engine = create_engine('mysql+pymysql://admin:password@localhost:3030/mydatabase')

The typical form of a database URL looks like this:


For more information on create_engine() and some examples, check out the SQLAlchemy documentation.

Once you’ve created the engine, you can use pandas to get the data from your database. You can use read_sql_table() to read a whole database or a subset of columns from a table:

pd.read_sql_table('data', engine)

Or you can query using raw SQL in the read_sql_query() function:

pd.read_sql_query('SELECT * FROM data', engine)

If you’re new to SQL, here’s some very basics of SQL querying to get you started:

SELECT id, name, occupation FROM data;

This will return the id, name, occupation columns from the data table.


This will return all columns from the data table.

If you want to limit the number of rows returned, you can use the LIMIT keyword:

SELECT * FROM data LIMIT 1000;

If your data contains a lot of duplicate values and you want to get only unique values from a columns, use DISTINCT keyword:

SELECT DISTINCT last_name FROM data;

You can also filter the results that you want to get from your database. You can use the WHERE keyword to do that. For example, let’s get only records for a particular city:

SELECT * FROM data WHERE city = 'New York';

If you want to use several conditions, you can use AND keyword:

SELECT * FROM data WHERE city = 'New York' AND  year > 2017;

You can add as many AND conditions as you need :)

If you want some of the conditions met, then use OR:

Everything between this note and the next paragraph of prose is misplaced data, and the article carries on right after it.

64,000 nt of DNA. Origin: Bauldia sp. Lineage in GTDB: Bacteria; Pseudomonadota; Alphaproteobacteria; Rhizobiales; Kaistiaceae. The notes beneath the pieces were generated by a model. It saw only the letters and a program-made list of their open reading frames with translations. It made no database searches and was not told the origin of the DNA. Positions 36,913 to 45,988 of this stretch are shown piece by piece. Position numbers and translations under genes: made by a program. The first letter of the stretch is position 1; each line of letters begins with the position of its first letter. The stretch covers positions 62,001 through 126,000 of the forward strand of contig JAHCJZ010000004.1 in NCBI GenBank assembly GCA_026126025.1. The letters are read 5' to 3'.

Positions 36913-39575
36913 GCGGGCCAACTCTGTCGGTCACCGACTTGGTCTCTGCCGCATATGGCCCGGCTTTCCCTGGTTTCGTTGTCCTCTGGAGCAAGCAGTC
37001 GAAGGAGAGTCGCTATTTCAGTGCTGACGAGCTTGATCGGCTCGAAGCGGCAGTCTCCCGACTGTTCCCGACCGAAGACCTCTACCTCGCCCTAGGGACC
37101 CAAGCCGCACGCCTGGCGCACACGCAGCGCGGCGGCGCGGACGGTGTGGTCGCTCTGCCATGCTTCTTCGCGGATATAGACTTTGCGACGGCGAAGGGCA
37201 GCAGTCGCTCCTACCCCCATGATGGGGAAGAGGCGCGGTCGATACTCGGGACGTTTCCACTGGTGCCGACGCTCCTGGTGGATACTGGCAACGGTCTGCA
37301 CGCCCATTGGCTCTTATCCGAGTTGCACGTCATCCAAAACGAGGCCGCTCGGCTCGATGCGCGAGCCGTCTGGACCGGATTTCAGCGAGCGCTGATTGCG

SELECT * FROM data WHERE city = 'New York' OR city = ‘Paris’;

You can combine AND and OR, but be sure to enclose the individual clauses in parentheses to make sure you get the results you’re expecting:

SELECT * FROM data WHERE (year = 2007 OR year = 2017) AND (city = 'New York’ OR city = 'Paris');

To filter the data by a range of values use BETWEEN:

SELECT * FROM data WHERE year BETWEEN 2007 AND 2017;

Note that when using BETWEEN, the beginning and end values are included in the results.

You can also combine it with other conditions using AND/OR:

SELECT * FROM data WHERE year BETWEEN 2007 AND 2017 AND city = ‘New York’;

If you have many OR conditions, WHERE can get quite large. To avoid that, you can use WHERE IN:

SELECT * FROM data WHERE year IN (1997, 2007, 2017);

If you want to filter out missing (NULL) values, use the IS NOT NULL:


If you want to filter out the data based on a pattern rather than the exact match, you can use LIKE:

SELECT * FROM data WHERE name LIKE 'Mar%';

The % will match zero to any number of characters. So this will return all rows where a name starts with Mar, e.g. Maria, Marta, Mario, etc.

For a single character use _:

SELECT * FROM data WHERE name LIKE 'Mar_a';

This will return rows with names Maria and Marta but not Mario. If you want to return all except the rows with values matching the pattern, use NOT LIKE.

If you want to learn more about SQL querying, check out SQL Tutorial on If you prefer books, try SQL Cookbook by Anthony Molinaro.

In both examples I looked at today the data already existed in a tabular format, and the goals was simply to read it into a pandas DataFrame. That’s not always the case, sometimes getting data is trickier, and you may need to do some web scraping, or get it via APIs. That’s what I plan to look into in the next post. Stay tuned!